Looking ahead: Demands for the Pre-Budget Report

Pressure groups, political parties and unions make their demands on Alistair Darling’s Pre-Budget Report (PBR).

Brenden Barber, TUC general secretary:

“We think Alistair Darling has three big tasks to pull off in his Pre-Budget Report tomorrow:

“First, he must do nothing to endanger economic recovery by taking premature action on the deficit. Unemployment is still rising and the economy remains fragile.

“Second, he must do more to help the jobless, particularly action to prevent this generation of school and college leavers being scarred for life.

“And third, he must show that those who brought about the crash and did so well out of the boom years will pay the price of putting it right. A windfall tax on bank bonuses should just be the start of building a fair tax system and reforming finance.

“We need a finance system that once again serves the rest of the economy, not just itself.”

Ed Matthew, senior economics campaigner for Friends of the Earth:

“As the world attempts to thrash out a climate agreement in Copenhagen, the chancellor could be showing real international leadership by spelling out comprehensive plans to transform the UK to a low carbon economy.

“Cutting emissions must be at the heart of the Pre-Budget Report – slashing energy waste, developing the UK’s vast renewable energy potential, ending fuel poverty and creating tens of thousands of new green jobs.”

John Sauven, Greenpeace executive director:

“When you hear politicians talking about ‘tough choices’, remember that every billion they cut from public services and every billion that isn’t spent on green jobs is just one per cent of the money they’re wasting on Trident’s replacement.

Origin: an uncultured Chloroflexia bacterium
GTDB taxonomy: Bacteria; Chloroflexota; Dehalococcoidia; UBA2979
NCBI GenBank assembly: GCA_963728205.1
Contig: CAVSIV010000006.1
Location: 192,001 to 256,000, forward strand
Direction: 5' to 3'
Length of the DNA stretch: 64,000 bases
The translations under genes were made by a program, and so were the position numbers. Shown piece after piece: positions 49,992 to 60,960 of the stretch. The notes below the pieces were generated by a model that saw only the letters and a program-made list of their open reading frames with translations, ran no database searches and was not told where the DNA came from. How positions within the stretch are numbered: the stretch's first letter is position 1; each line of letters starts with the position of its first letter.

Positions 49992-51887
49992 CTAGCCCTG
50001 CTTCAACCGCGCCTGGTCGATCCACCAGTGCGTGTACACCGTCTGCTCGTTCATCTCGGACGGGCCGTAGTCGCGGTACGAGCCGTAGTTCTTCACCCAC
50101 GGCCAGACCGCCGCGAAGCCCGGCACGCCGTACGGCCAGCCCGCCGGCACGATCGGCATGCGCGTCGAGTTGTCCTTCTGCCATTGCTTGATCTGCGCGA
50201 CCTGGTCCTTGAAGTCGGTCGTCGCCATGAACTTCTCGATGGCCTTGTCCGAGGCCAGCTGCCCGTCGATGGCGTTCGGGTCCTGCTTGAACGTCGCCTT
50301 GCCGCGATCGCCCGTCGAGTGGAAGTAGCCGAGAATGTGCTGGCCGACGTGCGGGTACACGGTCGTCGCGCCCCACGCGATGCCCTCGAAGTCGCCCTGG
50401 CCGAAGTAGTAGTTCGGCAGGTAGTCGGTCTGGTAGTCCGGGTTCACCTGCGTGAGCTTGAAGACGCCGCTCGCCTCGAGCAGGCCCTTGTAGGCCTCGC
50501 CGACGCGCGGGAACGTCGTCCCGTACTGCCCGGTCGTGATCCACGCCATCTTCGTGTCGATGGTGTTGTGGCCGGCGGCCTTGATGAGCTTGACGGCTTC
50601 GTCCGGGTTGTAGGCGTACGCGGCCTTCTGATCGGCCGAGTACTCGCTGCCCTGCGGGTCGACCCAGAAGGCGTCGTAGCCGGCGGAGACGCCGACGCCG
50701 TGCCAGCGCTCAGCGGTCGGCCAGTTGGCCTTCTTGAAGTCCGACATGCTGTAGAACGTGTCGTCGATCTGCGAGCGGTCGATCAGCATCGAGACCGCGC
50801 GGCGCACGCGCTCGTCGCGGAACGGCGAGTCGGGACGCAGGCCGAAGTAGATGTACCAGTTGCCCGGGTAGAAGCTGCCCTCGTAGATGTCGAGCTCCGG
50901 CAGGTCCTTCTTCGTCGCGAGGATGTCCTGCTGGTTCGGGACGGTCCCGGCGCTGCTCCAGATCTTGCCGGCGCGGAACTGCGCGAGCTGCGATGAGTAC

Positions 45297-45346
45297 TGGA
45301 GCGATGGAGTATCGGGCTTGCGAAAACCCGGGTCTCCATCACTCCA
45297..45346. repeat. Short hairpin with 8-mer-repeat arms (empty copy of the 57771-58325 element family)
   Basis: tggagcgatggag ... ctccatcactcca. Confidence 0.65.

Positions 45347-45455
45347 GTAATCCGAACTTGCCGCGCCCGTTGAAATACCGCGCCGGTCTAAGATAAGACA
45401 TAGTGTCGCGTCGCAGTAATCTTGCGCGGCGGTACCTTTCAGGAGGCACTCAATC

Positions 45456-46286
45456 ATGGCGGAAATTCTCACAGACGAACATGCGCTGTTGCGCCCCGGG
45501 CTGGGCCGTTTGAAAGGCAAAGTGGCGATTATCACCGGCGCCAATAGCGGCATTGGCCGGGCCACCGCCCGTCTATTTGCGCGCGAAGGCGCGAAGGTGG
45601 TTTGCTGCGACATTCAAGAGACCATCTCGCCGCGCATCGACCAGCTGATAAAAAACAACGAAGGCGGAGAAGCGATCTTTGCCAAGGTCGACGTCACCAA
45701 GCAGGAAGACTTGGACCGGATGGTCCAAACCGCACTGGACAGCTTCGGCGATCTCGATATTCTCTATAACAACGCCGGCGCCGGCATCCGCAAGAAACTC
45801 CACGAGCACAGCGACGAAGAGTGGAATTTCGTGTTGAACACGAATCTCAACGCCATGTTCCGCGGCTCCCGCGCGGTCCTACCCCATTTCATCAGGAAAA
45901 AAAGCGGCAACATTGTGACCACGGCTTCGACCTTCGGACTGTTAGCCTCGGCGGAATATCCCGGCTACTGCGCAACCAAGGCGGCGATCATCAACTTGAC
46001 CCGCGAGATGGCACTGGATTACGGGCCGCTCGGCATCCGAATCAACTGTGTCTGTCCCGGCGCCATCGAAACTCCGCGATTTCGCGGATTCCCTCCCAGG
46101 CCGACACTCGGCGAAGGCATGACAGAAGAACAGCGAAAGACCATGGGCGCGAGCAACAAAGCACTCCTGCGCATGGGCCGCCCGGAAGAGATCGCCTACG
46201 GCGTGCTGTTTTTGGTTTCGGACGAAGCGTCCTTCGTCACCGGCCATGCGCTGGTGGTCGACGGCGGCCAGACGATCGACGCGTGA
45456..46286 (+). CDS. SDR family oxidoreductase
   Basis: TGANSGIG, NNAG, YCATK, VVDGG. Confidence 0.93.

“If tough choices have to be made then it’s the relics of the cold war that should go in the bin first.”

Elfyn Llwyd, Plaid Cymru’s Westminster leader:

“What Wales really needs to hear in tomorrow’s Pre-Budget Report is how its funding is going to be protected.

“We need to see some evidence that the Treasury has engaged with the findings of the Holtham Commission.

“Last week, the Commission produced an alternative needs-based model of the Barnett Formula which would mean that the Welsh Assembly block grant would get £400 million more next year.

“Without addressing this reform of the Barnett formula, I am concerned that Wales will be slammed twice by these budget cuts.

“Previous estimates show that the Welsh budget is being hit by up to £2.8 billion over the next four years under current expectations.

“It is irresponsible to impose cuts, especially in these tough economic times, without paying due attention to Wales funding.”